Now let me pause here for a minute and dispel an argument that may be forming in your brain. There’s a huge movement on the Internet trying to prove the existence of “fake geek girls”. I plan to write an entire other post about this because, frankly, it’s bullshit. For now, I will briefly say that my experience sounds like a “fake geek girl”: a girl who only pretends to like geek things because of her boyfriend or to get a boyfriend or to steal your boyfriend. I am not a fake geek girl. I will admit to pretending, at times, to like geeky things to engender the favor of men, but I like geek things all on my own. My comic book collection is respectable and I have read most of them. I play Magic the Gathering and World of Warcraft because they are enjoyable. I play board games because they are fun. I have been a Trekkie since I was three. Not kidding, ask my mom. Though I did a fair amount of pretending about my geek interests, I found that I legitimately loved geek things in my own right. So I don’t want to hear about how I’m just another “fake geek girl”.

Back to my descent in to “cool girl”. I won’t lie, I loved the attention I got being a “cool girl”. It worked, so I continued. I played the “cool girl” so effectively that I integrated it in to my personality and no longer realized that I was playing a part for the benefit of my male friends. I didn’t know what I really liked or fake liked anymore. I really thought that I just was a “cool girl”. I thought “other girls may pretend to be ‘cool girls’, but I’m the real deal.” But I wasn’t. I was trapped in performing my gender in a way that benefitted men. This has been true for women throughout all of history. We have always been expected to perform gender in a way that is appealing to men. Being a “cool girl” is the same thing as being a “fifties housewife”. It’s a gender performance to please males based on what males believe is cool at the time.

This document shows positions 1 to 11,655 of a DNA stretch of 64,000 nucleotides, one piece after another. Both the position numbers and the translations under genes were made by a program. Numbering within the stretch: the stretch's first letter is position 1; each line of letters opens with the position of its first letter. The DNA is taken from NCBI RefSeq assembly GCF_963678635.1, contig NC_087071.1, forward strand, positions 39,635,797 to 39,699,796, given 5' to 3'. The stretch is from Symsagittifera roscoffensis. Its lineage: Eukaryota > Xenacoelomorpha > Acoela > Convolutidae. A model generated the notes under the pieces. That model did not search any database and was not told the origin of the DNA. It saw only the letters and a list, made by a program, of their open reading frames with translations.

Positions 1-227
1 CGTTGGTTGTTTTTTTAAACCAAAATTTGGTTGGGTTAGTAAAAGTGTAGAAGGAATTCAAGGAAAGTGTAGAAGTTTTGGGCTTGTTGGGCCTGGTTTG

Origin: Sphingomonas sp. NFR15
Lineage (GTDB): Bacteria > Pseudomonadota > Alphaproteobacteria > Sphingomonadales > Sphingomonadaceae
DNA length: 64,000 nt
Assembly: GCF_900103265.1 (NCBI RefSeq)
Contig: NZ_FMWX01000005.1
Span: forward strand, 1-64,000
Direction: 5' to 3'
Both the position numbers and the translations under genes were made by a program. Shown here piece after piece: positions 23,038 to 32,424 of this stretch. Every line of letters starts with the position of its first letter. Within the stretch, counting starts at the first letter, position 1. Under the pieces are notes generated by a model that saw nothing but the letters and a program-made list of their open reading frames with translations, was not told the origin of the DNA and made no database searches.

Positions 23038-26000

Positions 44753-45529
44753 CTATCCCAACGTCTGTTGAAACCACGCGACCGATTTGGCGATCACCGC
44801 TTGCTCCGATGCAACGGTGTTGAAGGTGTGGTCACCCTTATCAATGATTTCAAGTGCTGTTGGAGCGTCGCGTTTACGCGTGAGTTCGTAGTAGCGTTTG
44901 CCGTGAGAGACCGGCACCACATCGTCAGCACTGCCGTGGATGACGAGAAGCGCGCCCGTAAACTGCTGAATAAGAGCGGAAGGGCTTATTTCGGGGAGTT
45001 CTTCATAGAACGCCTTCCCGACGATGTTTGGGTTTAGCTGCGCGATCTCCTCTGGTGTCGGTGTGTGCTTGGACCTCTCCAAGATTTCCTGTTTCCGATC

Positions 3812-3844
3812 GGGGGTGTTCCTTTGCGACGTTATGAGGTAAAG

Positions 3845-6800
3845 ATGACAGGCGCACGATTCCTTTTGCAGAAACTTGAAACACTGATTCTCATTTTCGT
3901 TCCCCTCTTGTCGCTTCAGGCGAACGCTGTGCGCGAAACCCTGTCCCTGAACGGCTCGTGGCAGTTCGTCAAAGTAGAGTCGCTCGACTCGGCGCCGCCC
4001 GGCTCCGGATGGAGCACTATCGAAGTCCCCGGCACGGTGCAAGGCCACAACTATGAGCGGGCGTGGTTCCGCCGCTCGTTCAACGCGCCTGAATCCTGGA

Realizing that my “cool girl” behavior was a persona was a long process. I slowly started to notice where my behavior didn’t fit with my beliefs or where I behaved a certain way just to get male attention. I started to notice how uncomfortable I was when my male friends told a misogynistic joke. Eventually I started to speak up and say I thought the joke was inappropriate, even though it meant losing some “cool girl” status. I started to notice that I would say bawdy things just for male reactions and I stopped doing this, even though it meant I had a lot less to say in all male situations. I admitted that I hated football and baseball and stopped watching. I admitted that I hated FPS’s and stopped suffering through Call of Duty sessions. I was honest when I hadn’t read a comic book, even though it lost me cred. I was honest about the video games I did like and advocated to play them. I was honest about the comics I did like and spoke about them without looking for validation from my male friends. I stopped performing the “cool girl” and just became a real female friend.

The best thing is I discovered that I didn’t need to be a “cool girl”. My friends, male and female, like me for my real personality and interests. It’s freeing to be authentic.